« PreviousContinue »
Chide me, dear stone; that I may say, indeed,
Pol. O, not by much.
Paul. So much the more our carver’s excellence; Which lets go by some sixteen years, and makes her As she lived now.
Leon. As now she might have done
Per. And give me leave;
Paul. - O patience ;
Cam. My lord, your sorrow was too sore laid on ; Which sixteen winters cannot blow away, So many summers, dry ; scarce any joy
Did ever so long live ; no sorrow,
But killed itself much sooner. .
Would thus have wrought" you, (for the stone is mine,)
3.As for as if. With has the force of by. WOL. III. 14
Leon. No, not these twenty years.
Per. So long could l Stand by, a looker on. Paul. * Either forbear,
Quit presently the chapel; or resolve you
Leon. What you can make her do,
Paul. It is required, - .
[Music. 'Tis time; descend ; be stone no more ; approach; Strike all that look upon with marvel. Come: I’ll fill your grave up : stir; nay, come away; Bequeath to death your numbness, for from him Dear life redeems you.-You perceive she stirs : [HERMIonE comes down from the pedestal. Start not: her actions shall be holy, as, You hear, my spell is lawful. Do not shun her, Until you see her die again; for then You kill her double. Nay, present your hand. When she was young, you wooed her; now, in age, Is she become the suitor. Leon. O, she's warm [Embracing her. If this be magic, let it be an art Lawful as eating. Pol. She embraces him. Cam. She hangs about his neck; If she pertain to life, let her speak too.
Pol. Ay, and make’t manifest where she has lived, Or, how stolen from the dead.
Paul. That she is living, Were it but told you, should be hooted at Like an old tale ; but it appears she lives, Though yet she speak not. Mark a little while.— Please you to interpose, fair madam ; kneel, * And pray your mother's blessing.—Turn, good lady; Our Perdita is found.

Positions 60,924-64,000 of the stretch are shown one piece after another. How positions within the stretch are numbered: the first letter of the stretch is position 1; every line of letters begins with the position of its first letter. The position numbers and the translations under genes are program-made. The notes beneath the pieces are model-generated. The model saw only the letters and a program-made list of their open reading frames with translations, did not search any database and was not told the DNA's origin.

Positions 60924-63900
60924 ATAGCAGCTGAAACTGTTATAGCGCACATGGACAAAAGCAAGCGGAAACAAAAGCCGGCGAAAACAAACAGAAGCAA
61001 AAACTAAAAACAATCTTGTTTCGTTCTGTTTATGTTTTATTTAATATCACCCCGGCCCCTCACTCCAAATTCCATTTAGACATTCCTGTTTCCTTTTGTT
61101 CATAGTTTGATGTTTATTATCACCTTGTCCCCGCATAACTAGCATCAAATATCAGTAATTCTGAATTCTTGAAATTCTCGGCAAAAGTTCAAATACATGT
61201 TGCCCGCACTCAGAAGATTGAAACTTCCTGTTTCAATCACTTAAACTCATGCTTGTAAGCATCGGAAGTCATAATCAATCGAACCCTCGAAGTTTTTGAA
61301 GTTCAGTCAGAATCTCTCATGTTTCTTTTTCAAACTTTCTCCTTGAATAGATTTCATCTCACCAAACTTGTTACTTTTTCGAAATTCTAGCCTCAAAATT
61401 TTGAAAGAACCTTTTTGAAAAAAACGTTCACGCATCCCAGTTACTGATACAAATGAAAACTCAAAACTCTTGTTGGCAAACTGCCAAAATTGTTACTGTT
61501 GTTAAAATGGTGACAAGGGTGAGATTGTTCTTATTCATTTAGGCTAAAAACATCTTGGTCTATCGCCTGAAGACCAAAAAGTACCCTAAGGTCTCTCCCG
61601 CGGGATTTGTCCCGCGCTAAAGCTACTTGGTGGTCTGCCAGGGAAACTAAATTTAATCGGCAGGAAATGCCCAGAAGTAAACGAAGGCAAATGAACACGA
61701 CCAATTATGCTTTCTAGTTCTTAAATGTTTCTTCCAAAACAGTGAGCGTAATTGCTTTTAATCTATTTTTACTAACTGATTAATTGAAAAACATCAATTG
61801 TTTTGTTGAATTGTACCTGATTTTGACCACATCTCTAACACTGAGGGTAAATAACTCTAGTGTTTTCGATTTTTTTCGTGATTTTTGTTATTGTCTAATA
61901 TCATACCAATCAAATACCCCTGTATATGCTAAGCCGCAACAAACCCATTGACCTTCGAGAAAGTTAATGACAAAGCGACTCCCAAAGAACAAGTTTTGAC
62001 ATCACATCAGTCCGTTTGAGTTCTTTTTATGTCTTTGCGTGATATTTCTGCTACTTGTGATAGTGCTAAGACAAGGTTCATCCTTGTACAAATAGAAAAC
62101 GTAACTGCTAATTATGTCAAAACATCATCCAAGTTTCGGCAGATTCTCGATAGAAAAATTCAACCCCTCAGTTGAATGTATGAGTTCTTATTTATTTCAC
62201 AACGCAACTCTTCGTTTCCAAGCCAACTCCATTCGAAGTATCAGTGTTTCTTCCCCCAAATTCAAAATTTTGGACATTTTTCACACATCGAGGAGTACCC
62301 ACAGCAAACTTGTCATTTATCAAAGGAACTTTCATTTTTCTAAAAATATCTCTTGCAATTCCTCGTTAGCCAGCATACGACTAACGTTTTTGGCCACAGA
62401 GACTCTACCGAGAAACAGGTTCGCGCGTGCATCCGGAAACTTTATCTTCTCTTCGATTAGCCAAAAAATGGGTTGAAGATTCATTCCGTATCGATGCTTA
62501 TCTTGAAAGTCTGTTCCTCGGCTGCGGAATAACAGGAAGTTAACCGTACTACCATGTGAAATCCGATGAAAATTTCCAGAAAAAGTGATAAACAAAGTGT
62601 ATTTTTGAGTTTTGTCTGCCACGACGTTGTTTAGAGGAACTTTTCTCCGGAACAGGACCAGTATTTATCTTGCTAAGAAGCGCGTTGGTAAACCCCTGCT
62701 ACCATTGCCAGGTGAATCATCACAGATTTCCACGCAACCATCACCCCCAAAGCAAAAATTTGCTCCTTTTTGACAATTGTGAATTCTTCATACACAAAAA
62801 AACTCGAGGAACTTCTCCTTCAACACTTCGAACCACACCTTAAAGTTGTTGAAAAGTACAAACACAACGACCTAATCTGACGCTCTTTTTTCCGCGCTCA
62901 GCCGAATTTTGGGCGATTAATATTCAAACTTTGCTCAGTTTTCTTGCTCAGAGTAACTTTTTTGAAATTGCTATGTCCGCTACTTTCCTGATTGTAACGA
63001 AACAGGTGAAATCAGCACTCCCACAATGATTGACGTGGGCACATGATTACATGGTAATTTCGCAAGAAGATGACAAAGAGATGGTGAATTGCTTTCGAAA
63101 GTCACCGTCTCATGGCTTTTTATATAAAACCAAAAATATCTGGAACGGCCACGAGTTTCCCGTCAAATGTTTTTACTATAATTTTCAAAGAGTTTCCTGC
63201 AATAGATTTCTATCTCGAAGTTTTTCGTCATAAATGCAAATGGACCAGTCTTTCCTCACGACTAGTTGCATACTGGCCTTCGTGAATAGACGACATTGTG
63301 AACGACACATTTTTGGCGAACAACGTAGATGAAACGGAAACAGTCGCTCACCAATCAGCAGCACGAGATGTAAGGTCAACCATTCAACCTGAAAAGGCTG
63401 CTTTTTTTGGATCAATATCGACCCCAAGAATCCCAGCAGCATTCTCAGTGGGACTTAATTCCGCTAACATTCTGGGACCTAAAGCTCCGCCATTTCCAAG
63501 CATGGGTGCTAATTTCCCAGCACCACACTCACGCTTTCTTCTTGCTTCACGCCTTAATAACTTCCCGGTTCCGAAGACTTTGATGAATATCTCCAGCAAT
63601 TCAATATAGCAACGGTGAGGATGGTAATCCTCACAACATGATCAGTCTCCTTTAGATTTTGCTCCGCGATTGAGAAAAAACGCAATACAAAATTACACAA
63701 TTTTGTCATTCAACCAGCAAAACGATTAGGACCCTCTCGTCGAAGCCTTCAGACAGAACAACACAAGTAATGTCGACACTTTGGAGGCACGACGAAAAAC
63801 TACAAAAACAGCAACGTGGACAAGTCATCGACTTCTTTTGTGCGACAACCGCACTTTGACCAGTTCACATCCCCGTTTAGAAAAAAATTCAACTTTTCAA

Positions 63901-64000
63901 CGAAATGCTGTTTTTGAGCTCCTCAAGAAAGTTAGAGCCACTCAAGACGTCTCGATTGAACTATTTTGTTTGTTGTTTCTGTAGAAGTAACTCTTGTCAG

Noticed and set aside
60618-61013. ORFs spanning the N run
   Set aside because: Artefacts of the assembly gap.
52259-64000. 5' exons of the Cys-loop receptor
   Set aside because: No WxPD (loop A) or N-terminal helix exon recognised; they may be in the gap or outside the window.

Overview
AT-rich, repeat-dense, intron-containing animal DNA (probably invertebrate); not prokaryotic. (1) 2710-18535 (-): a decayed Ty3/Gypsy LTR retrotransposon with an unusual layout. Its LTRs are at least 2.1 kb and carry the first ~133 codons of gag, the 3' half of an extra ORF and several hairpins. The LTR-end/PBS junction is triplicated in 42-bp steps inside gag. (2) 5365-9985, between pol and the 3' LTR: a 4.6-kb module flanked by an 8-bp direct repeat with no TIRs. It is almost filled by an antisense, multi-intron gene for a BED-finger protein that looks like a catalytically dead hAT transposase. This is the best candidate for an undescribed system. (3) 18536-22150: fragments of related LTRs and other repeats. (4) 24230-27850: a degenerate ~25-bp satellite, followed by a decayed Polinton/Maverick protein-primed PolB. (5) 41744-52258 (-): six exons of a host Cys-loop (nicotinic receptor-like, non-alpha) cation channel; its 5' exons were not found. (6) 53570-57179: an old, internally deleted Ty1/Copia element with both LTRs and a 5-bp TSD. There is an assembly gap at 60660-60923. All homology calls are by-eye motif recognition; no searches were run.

[Presenting PER., who kneels to HER.
Her. You gods, look down, And from your sacred vials pour your graces Upon my daughter's head!—Tell me, mine own, Where hast thou been preserved? where lived? how
Thy father's court? For thou shalt hear, that I–
Paul. There's time enough for that;
Leon. . O peace, Paulina; Thou shouldst a husband take by my consent, As I by thine, a wife. This is a match, And made between's by vows. Thou hast found
But how, is to be questioned; for I saw her,
1 You who by this discovery have gained what you desired.
And take her by the hand; whose' worth, and honesty,
1 Whose relates to Camillo, though Paulina is the immediate antecedent. In the loose construction of ancient phraseology, whose is often used in this manner, where his would be more proper.
2 It is erroneously printed for is here in the late Variorum Shakspeare.
3 Look upon, for look on. Thus in King Henry W. Part III. Actii. Sc.3:
“And look upon, as if the tragedy,” &c. 4 Whom is here used where him would be now employed.
This play, as Dr. Warburton justly observes, is, with al its absurd. ities, very entertaining. The character of Autolycus is naturally conceived, and strongly represented. Johnson.
*...* This is not only a frigid note of approbation, but is unjustly attributed to WARBURTon, whose opinion is conveyed in more enthusiastic terms. He must in justice be allowed to speak for himself. “This play throughout is written in the very spirit of its author. And in telling this homely and simple, though agreeable, country tale,
‘Our sweetest Shakspeare, Fancy's child,
This was necessary to observe in mere justice to the play; as the meanness of the fable, and the extravagant conduct of it, had misled some of great name (i. e. Dryden and Pope) into a wrong judgment of its merit; which, as far as regards sentiment and character, is scarce inferior to any in the collection.”